California Catholic Daily reporter, Mary Rose, visits a California college each week and asks students about God, good, and evil. Interview with Steve, who is studying kinesiology, near Lorenzo A. Ramirez Library at Santiago Canyon College in Orange on March 4, 2020.

Do you consider yourself religious?

Steve: Not really. I did go to church when I was a kid. I just felt like it was forced on me. Maybe that’s why I feel this way now. I still have a belief. I don’t know all the questions. My whole family’s religious except for me and my older brother. I would say there are times where I do believe in God. There are times where I don’t. I think it depends on life situations. When I was a kid, I did like going to church, like the environment, but then, middle school years, you start getting rebellious, and I didn’t want to go as much, but I was still forced to go. After that, I wouldn’t say I changed my mind on it, but I just didn’t want to go as much anymore. 

How do you decide what’s right and wrong?

Steve: For me it depends on social, my own morals. It’s mainly how I feel because I do feel for other people, I grew up in a tough environment, growing up poor as a kid, and I do feel for people. I did go down this bad road where I was starting to, I guess you could say, commit some crimes, it was like high school days. But then I had a lot of tragedies in life, family passed away, and after that I just started to think about life and others a lot more. Now I’m going to college, I’m about to transfer. I feel like that’s it, just the social aspects and morals themselves from experiences in life. Like how would I feel if that happened. I don’t really have anything against religion. I just feel like it was a little forced after going through those puberty days and all that. It did change because I was going through this bad road for a while. Because I had my favorite cousin and then he passed away and then after that I did start to think about life, I know there’s a lot more. It’s tribal. Like now, with the debates coming. I do try to have a conversation, but you can’t really do that. So I’m very open. I listen to people from each side and even religious and non-religious as well. 

What do you think about abortion?

Steve: Personally, I would say I am against it, but I’m not a female, so I can’t really speak upon that. I do feel like it is killing a person. I say this with all my friends that are for it. Nowadays, people are scared to give their opinions. I do feel like it’s wrong, but at the same time, how can I say it’s wrong when it’s not really me, affecting me. 

But you could say the same thing about some other crimes, too, that aren’t affecting you.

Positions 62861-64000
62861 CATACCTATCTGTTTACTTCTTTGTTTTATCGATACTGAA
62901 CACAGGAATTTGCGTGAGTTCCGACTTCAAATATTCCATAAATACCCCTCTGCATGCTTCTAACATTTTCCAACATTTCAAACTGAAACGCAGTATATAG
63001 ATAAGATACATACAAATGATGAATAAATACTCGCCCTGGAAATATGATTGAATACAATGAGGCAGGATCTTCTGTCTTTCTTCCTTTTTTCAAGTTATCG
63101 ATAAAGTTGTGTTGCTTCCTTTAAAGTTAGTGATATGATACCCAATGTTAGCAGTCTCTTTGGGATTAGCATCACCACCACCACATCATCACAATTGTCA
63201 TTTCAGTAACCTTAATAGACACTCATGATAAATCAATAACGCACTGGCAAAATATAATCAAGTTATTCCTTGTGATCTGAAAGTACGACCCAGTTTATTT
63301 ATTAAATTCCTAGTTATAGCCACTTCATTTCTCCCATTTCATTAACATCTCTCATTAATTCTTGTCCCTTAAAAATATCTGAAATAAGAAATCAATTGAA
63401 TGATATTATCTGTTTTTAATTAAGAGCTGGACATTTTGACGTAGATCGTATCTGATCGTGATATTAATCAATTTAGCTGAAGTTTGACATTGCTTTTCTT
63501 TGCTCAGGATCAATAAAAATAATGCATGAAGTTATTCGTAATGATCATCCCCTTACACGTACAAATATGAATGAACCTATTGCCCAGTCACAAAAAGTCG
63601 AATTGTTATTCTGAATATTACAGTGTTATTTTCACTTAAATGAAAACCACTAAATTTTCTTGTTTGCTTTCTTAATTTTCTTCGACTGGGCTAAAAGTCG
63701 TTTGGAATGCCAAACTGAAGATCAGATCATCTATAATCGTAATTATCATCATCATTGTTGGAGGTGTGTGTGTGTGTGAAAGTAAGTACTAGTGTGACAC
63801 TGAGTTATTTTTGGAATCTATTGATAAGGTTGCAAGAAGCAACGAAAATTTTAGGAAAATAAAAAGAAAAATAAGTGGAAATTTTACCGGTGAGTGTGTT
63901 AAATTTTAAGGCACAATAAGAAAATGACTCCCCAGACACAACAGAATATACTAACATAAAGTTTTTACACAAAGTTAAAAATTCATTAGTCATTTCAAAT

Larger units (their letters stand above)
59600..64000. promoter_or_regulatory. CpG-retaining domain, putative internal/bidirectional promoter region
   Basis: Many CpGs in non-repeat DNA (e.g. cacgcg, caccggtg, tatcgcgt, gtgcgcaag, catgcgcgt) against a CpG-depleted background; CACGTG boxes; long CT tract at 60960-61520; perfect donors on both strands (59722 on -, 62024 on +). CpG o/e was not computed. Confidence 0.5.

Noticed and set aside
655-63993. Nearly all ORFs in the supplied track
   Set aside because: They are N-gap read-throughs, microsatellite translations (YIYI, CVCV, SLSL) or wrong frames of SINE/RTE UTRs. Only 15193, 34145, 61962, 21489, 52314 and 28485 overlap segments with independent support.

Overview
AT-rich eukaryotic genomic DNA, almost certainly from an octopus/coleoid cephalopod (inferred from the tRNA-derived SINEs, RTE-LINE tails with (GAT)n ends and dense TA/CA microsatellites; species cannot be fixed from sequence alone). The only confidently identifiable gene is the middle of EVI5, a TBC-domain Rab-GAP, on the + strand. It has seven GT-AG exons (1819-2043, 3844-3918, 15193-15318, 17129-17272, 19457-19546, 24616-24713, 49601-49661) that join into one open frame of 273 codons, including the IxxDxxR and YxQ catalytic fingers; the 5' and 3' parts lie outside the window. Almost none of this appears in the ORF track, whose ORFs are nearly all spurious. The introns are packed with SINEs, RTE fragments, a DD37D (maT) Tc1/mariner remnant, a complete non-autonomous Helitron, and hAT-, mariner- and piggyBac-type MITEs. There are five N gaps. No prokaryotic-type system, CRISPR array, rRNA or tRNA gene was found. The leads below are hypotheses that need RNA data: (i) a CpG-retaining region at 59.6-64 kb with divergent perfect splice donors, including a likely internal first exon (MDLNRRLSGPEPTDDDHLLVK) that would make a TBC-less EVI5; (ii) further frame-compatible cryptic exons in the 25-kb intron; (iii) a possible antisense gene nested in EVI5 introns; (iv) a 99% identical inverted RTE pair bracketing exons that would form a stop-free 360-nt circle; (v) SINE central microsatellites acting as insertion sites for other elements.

Steve: That’s another similar topic. I have a permit for a firearm. So I get involved in those situations where I have to defend myself for some reason. Abortion is a tough topic. I do feel like it’s wrong but everyone has a different opinion on it.

Do you believe in an afterlife? 

Steve: I do think about that one. Everyone thinks about that question. I feel like there is an afterlife, because of near death experiences when people pass away, they come back, they have this experience and it’s nothing really science could explain. It’s just tough because I do like science, but at the same time, there are some things it can’t explain. I would say yes, I do lean towards yes on that.

If someone came up to you and said that science says that there’s no God, what would you say?

Steve: There’s a lot of flaws in science. I’ve never really been in those conversations. But if I was ever in that conversation, I would just tell them, what about how science can’t explain this and this? How would you know if God doesn’t exist, if we can’t explain everything. Humans have flaws. I feel now people who aren’t religious, especially, try to put themselves above God and stuff like that. I feel like I would need more research to get in that debate or conversation. Because me and my older brother are the same, you know, science doesn’t explain everything. A lot of people have similar experiences when they pass away, then they come back to life. Then there are people who say God is the universe. Everyone has a different opinion on what God is. That would be tough to get in that conversation. 

If you enjoyed this story, consider making a donation to support Mary Rose and the Inquiring Minds column, so that we can continue to provide this insight into the religious beliefs of California college students. You can do so by visiting our Donation Page.